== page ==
Background: Ultrasonographic tissue characterization is the assessment of physical properties of biologic tissue on the basis of quantitative analysis of its acoustic characteristics. Abnormalities in microscopic structure that occur with cardiac allograft rejection may result in characteristic alterations in myocardial acoustics. Ultrasonographic tissue characterization may allow noninvasive detection of rejection. Methods: Findings in 22 pediatric heart transplant patients undergoing routine surveillance for rejection by endomyocardial biopsy were prospectively evaluated. Off-line ultrasonographic tissue characterization analysis was done on transthoracic echocardiograms obtained at each biopsy. Within patients, tissue characterization texture measures derived from the ultrasonographic image data were compared with histologic findings. Univariate multiple regression analysis was used to identify texture measures associated with acute allograft rejection in a subgroup (n = 8) with at least one biopsy-proven episode of moderate rejection. Results: Measures of homogeneity (co-occurrence matrix correlation and heterogeneity (run-length nonuniformity) decreased with moderate rejection (p < 0.03). Homogeneity measures decreased if the patient had a previous episode of rejection. Several measures of heterogeneity (gray level difference and run-length statistics) were affected by the presence of edema. Run-length nonuniformity was the only measure that differentiated moderate rejection from edema. Discriminant analysis on all 22 patients correctly identified 96% of first rejection episodes (sensitivity 80%, specificity 64%), 93% of moderate and severe rejection episodes (sensitivity 71%; specificity 62%), and 69% of all rejection episodes (sensitivity 51%, specificity 91%). Conclusions: Histologic changes associated with moderate and severe pediatric allograft rejection as reflected by characteristic alterations in myocardial acoustics can be assessed with ultrasonographic tissue characterization. Histologic changes associated with transplantation itself (resolution of rejection and edema) also affect myocardial acoustics and must be taken into account in rejection surveillance.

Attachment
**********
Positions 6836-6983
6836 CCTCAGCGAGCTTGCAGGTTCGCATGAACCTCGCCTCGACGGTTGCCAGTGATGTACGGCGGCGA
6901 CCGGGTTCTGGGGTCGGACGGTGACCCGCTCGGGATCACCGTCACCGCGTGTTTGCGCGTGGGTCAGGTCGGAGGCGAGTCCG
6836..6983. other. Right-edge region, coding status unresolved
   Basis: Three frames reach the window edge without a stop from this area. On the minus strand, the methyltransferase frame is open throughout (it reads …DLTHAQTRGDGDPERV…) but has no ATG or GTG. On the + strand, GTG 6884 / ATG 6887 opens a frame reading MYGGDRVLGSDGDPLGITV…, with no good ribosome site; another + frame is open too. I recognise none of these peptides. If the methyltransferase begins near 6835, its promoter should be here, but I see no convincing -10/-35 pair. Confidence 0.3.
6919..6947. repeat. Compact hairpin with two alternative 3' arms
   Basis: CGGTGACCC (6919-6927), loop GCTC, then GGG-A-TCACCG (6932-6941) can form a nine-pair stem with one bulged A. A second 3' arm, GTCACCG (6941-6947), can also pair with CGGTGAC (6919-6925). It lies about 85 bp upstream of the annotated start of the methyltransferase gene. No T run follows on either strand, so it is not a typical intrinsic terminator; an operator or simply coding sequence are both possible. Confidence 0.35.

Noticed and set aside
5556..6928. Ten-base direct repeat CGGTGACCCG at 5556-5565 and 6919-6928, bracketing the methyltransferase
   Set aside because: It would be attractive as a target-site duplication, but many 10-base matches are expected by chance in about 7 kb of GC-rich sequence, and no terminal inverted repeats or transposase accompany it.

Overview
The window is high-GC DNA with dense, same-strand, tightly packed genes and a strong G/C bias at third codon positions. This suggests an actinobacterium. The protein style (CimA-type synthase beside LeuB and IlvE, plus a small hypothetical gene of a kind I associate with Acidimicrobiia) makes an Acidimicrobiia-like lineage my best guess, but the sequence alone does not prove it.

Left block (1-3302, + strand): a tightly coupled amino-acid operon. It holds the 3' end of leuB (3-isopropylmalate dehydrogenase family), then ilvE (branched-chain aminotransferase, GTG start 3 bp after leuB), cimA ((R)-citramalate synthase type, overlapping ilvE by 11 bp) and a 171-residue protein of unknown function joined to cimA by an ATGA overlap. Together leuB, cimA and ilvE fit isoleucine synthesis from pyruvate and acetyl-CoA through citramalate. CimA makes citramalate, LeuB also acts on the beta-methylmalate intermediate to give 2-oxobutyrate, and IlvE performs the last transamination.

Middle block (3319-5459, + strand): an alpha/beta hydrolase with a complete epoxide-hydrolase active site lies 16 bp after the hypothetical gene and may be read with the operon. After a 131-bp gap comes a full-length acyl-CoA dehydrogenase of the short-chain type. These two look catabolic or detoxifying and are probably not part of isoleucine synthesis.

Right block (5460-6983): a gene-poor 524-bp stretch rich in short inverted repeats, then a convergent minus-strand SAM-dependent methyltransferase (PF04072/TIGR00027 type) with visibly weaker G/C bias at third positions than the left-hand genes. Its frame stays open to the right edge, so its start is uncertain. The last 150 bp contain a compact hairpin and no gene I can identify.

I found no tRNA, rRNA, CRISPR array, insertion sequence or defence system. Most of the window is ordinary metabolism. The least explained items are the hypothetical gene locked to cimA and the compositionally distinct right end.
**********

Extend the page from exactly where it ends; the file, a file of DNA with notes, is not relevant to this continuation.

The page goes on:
|Original language||English (US)|
|Number of pages||9|
|Journal||Journal of Heart and Lung Transplantation|
|State||Published - Jul 16 1996|
ASJC Scopus subject areas
- Pulmonary and Respiratory Medicine
- Cardiology and Cardiovascular Medicine